80 pounds and fly 1,000 to 3,000 feet above the ground. Were looking at nitrogen in sagebrush to determine the nutritional status of the vegetation. Typically, the
more nitrogen you have, the healthier the patches of sagebrush, which indicates a better quality habitat for wildlife, said Mitchell. That kind of information is useful to
land managers who want to protect rich wildlife habitats. Glenn and Mitchell view their research

as tools that can help public and private


agencies, the corporate and agricultural communities, and recreationists manage lands effectively in the face of a changing climate.

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Solvency: Climate
Satellites empirically provide the basis for predictions of climate change and weather patterns.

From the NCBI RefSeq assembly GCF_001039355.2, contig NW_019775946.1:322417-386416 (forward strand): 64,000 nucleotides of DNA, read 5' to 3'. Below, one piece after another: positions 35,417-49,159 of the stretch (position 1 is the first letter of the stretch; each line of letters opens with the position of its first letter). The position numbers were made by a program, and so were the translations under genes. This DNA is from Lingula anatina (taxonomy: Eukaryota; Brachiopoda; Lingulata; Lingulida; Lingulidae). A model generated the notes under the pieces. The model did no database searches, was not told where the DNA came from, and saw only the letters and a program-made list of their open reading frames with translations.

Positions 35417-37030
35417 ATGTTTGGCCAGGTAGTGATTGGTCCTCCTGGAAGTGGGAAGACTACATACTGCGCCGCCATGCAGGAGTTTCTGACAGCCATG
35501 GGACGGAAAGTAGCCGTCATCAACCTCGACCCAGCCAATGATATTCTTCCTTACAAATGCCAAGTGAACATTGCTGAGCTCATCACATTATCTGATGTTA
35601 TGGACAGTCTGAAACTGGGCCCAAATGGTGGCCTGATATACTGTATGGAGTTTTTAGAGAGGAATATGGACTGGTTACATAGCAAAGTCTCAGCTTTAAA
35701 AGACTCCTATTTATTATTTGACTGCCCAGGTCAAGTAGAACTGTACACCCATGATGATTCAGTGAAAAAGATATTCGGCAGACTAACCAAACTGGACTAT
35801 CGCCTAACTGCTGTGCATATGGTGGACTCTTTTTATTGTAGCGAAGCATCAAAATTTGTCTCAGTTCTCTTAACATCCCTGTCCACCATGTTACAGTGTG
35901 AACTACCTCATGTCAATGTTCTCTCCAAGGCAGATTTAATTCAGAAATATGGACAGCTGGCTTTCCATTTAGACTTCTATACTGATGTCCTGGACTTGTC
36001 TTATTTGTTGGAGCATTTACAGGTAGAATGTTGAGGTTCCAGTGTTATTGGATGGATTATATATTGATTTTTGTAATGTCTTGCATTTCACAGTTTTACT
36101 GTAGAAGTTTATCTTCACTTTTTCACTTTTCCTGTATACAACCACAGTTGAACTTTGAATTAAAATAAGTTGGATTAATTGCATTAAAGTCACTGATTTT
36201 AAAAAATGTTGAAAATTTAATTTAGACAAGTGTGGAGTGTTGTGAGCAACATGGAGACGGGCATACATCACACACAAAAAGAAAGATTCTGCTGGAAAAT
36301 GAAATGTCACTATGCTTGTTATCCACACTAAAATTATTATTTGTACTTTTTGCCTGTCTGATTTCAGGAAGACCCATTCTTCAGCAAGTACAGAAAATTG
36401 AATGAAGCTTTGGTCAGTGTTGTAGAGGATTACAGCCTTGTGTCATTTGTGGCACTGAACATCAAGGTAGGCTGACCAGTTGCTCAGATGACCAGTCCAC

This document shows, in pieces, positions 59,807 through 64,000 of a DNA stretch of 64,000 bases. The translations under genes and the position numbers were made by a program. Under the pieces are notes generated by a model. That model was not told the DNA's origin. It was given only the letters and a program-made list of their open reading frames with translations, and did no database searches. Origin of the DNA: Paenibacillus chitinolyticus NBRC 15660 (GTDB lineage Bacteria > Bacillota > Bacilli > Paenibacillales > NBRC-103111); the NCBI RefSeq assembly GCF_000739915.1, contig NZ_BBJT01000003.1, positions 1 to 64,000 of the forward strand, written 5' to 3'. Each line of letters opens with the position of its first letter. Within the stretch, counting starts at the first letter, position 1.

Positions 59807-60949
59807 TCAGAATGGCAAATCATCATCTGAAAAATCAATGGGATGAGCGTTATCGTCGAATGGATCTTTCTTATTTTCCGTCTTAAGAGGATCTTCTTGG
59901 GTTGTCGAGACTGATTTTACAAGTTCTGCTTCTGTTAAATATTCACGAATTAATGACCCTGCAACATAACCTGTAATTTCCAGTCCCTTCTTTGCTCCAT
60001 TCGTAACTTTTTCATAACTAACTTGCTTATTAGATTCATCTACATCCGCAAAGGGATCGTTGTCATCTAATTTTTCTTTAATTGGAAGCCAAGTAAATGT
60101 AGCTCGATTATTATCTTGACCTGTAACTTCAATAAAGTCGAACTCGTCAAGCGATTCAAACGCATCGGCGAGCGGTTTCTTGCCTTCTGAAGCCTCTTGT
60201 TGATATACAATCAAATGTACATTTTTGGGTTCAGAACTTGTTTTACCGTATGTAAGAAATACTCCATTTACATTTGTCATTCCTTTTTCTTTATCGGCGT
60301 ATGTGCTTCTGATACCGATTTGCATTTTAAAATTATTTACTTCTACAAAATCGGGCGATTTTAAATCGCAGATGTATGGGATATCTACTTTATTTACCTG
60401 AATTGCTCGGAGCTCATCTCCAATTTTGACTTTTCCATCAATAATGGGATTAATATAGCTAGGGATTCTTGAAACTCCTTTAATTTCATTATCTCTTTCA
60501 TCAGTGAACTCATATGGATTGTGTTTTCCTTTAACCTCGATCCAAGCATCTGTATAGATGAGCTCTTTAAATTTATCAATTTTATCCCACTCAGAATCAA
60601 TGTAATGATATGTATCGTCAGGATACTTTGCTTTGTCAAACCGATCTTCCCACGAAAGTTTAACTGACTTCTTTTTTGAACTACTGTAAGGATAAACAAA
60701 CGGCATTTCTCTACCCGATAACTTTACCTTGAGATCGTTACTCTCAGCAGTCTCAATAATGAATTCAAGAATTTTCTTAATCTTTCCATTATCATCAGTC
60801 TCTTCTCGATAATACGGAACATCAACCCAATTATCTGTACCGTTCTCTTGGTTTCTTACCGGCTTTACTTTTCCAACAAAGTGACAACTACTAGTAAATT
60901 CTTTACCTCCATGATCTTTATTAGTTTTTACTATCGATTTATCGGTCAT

Committee on Earth Science and Applications from Space 2007 (National Research Council, Earth Science and Applications from
Space: National Imperatives for the Next Decade and Beyond http://www.nap.edu/catalog/11820.html)

Scientific breakthroughs are often the result of new exploratory observations, and new technology missions stimulate
and advance fundamental knowledge about the planet. Analysis of new observations can both test hypotheses developed to elucidate
fundamental mechanisms and lead to the development of models that explain or predict important Earth processes. The data from new technology missions sometimes
hint at changes in Earth that are critical to peoples well-being, such as a decline in the ice cover in the Arctic Ocean, development of holes in the protective ozone layer,
or a rise in sea level. To determine the long-term implications of such changes or to uncover slowly evolving dynamics, the mea- surements must be continued, usually

example, the long-term global record of vegetations photosynthetic activity a record based on
measurements made by multiple sensors is proving to be critical for identifying changes in the length of growing
seasons and productivity in response to climate change. Such sustained observations allow scientists to document